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  • #16
    Originally posted by ValhallaGH
    Attack, Melee (5): Level 3, Multiple Attacks, Heavy Weapon, One Arm, easily removable Device, Lethal. A shining great sword, pulsing with magical power.
    The Greatest Sword (Str+3d6, HW)
    *This* is why I chose the limitations I did - he's doing d10+3d6 per attack?!?!?!

    Valhallah's build used 10 PP (*after* subtractions) - if you want your PC's to feel "above average", but not "super"-super, I'd start them with 6 PP and a max of 3 per Power (*before* subtractions).

    Along with my list of restrictions, this should give them a sense of definitely being above normal, but not so powerful they could punch a dragon and kill it in one blow.
    Savage Summaries-RAW, with added info from Clint:Combat Actions,Cover,Healing,Using Powers,Grappling,Chases
    Also:Persuasion,Better Bosses,Better Combat Rating
    And:historical tech levels,generic sci-fi tech levels

    Comment


    • #17
      Yep, average damage is 18.7 per hit, so a Wild Attack will average a Shaken on a dragon (average 20.7 damage versus Toughness 20 (4)).
      The archetype is a super-powered fantasy great sword fighter, the kind of character that should be cutting down castle walls.

      If you don't want "I kill your castle" levels of power then you shouldn't be using the Super Powers Companion. If you just want "awesome fantasy adventurers that can't smash a castle in one go" then play normal Savage Worlds fantasy, where a zero experience Novice can deal d12+d8 (average 12.2) damage per hit, with Parry 10 and Toughness 11 (3). (Really, I played this in a campaign, she was a ton of fun and Jaynee Varsk will always be one of my favorite player characters.)
      Savage Worlds defaults to "ain't no chump" power levels. Which is why I advised the OP to just play Savage Worlds - it meets his stated requirements out of the box.
      Adding the Super Powers Companion to a Savage Worlds fantasy game means that the Novice starting characters will be capable of the things you expect of a level 10+ D&D party (slaughter the starting town, smash the king's castle into rubble, rampage across the land like calamities incarnate, and so forth). And it will only get more extreme as they gain advances, especially if you're using Rising Stars.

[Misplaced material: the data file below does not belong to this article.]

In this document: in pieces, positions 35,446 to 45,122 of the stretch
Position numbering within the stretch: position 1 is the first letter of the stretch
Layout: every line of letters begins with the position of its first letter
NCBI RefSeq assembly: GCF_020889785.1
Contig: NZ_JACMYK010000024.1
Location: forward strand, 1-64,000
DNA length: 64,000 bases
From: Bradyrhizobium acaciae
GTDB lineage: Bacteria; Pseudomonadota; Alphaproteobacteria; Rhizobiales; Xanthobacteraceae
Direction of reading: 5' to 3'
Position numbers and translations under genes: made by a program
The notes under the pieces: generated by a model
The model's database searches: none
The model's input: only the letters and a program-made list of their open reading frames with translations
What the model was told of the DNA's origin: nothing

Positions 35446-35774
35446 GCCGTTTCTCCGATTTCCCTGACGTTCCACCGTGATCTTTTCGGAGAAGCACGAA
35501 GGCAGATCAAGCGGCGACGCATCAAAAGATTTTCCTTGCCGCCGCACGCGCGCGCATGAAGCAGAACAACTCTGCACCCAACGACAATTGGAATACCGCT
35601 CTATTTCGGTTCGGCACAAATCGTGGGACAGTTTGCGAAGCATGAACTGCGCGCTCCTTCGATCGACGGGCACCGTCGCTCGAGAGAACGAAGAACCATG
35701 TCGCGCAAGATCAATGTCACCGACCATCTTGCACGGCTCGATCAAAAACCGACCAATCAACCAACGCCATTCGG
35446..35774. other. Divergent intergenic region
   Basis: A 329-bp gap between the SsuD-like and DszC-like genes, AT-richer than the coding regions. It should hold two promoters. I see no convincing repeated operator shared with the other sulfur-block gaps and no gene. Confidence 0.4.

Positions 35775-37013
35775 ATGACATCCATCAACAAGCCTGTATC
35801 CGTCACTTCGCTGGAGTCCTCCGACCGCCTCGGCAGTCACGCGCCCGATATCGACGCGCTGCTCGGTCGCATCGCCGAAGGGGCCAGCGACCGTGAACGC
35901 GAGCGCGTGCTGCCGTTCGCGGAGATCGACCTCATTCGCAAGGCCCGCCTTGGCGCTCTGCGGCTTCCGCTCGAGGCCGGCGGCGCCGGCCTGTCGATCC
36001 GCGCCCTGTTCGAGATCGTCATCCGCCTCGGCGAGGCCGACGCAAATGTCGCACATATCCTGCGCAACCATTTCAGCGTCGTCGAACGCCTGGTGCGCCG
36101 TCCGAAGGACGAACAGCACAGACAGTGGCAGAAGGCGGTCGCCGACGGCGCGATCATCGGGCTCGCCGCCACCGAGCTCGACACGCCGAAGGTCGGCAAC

I hope you find the above post useful. And not insulting, because I was trying to be helpful, not insulting; being a pedantic jerk, that isn't always clear.

      Comment


      • #18
        Originally posted by ValhallaGH
        where a zero experience Novice can deal d12+d8 (average 12.2) damage per hit, with Parry 10 and Toughness 11 (3)
        Can you describe that build? That's some min-maxing!
        Savage Summaries-RAW, with added info from Clint:Combat Actions,Cover,Healing,Using Powers,Grappling,Chases
        Also:Persuasion,Better Bosses,Better Combat Rating
        And:historical tech levels,generic sci-fi tech levels

        Comment


        • #19
          Jaynee Varsk (0 xp)
          Attributes: Agility d4, Smarts d4, Spirit d4, Strength d12, Vigor d10 (5 Attribute points, all Hindrances)
          Skills: Climbing d6, Fighting d12, Notice d4, Stealth d4, Swimming d4, Throwing d4
          Charisma: 0; Pace: 6; Parry: 9 (1); Toughness: 11 (3)
          Hindrances: Clueless, Stubborn, Vow (minor: Knight of the Circle of Towers), Heroic (extra hindrance, no benefit)
          Edges: Brawny
          Gear: battle axe (Str+d8), medium shield (+1 Parry, +2 Armor vs. ranged), plate corslet (+3)*
          *As part of a Royal circle of knights, the GM allowed the character to have better starting armor - in a default rules game, this would have been leather armor (+1).

          Con your GM into letting you start with a Large Shield and that same build goes up to Parry 10 (2).
          Like I said, one of my favorite characters to play. The combination of naiveté, gullibility, violence, idealism, and steadfastness was shockingly fun, and the nature of the campaign let me explore all of that in a delightfully organic way. She is also the only character I've ever played to be truly frustrated by troll regeneration; she could Push the big jerks onto their butts all day, or cleave them down, but she didn't have the ability to make them stay down, and the rest of the party couldn't get up in their faces and survive.


          But! Back to the topic!
          Super Fantasy can work, really well, but you have to be prepared for the scope and scale of it. If you don't want characters smashing castles with their attacks then you should probably go back to regular Savage Worlds.
          If you find Novice characters too weak or limited then start the party at Seasoned. I ran The Red Hand of Doom for Savage Worlds, started the party at 20 experience and they had a blast. The higher rank gave them enough build room to make slightly more complex concepts come together, or shore up otherwise squishy characters.
          Last edited by ValhallaGH; 09-10-2017, 02:12 PM.
          I hope you find the above post useful. And not insulting, because I was trying to be helpful, not insulting; being a pedantic jerk, that isn't always clear.

          Comment


          • #20